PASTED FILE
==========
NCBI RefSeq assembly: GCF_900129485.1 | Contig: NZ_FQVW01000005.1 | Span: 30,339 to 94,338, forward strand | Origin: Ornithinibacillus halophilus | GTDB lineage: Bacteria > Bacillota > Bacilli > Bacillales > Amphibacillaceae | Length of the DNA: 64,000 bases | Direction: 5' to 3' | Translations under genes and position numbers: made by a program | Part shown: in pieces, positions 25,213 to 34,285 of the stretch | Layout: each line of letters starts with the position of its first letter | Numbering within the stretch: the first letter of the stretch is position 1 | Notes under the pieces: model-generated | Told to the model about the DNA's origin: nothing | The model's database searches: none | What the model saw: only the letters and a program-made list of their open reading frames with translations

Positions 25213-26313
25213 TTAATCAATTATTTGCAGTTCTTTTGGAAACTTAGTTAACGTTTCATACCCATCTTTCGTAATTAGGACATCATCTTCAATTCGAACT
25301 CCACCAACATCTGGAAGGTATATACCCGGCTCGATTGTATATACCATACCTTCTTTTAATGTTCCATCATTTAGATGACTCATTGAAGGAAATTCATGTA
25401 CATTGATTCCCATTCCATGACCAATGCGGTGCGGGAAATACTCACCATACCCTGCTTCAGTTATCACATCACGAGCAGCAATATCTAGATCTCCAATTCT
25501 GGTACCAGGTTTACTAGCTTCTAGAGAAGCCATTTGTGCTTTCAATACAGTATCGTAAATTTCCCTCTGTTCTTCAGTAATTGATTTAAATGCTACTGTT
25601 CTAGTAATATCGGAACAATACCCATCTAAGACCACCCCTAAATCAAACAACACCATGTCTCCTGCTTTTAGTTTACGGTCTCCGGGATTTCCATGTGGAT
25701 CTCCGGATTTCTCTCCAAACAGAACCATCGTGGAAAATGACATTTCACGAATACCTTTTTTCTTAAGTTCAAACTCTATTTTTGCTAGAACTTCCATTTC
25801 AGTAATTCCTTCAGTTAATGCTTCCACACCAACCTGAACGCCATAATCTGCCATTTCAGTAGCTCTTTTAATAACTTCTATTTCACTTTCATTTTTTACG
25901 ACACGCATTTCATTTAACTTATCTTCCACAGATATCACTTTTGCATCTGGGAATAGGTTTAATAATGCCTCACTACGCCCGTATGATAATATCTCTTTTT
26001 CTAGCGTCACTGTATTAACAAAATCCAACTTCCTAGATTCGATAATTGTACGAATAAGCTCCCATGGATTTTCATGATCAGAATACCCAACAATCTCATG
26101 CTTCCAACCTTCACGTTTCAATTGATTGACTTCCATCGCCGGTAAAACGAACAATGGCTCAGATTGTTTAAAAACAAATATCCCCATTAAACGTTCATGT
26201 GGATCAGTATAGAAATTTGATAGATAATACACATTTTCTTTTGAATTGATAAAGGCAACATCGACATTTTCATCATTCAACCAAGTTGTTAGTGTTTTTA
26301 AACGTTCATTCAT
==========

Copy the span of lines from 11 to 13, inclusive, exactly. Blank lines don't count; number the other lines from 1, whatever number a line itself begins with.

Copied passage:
26001 CTAGCGTCACTGTATTAACAAAATCCAACTTCCTAGATTCGATAATTGTACGAATAAGCTCCCATGGATTTTCATGATCAGAATACCCAACAATCTCATG
26101 CTTCCAACCTTCACGTTTCAATTGATTGACTTCCATCGCCGGTAAAACGAACAATGGCTCAGATTGTTTAAAAACAAATATCCCCATTAAACGTTCATGT
26201 GGATCAGTATAGAAATTTGATAGATAATACACATTTTCTTTTGAATTGATAAAGGCAACATCGACATTTTCATCATTCAACCAAGTTGTTAGTGTTTTTA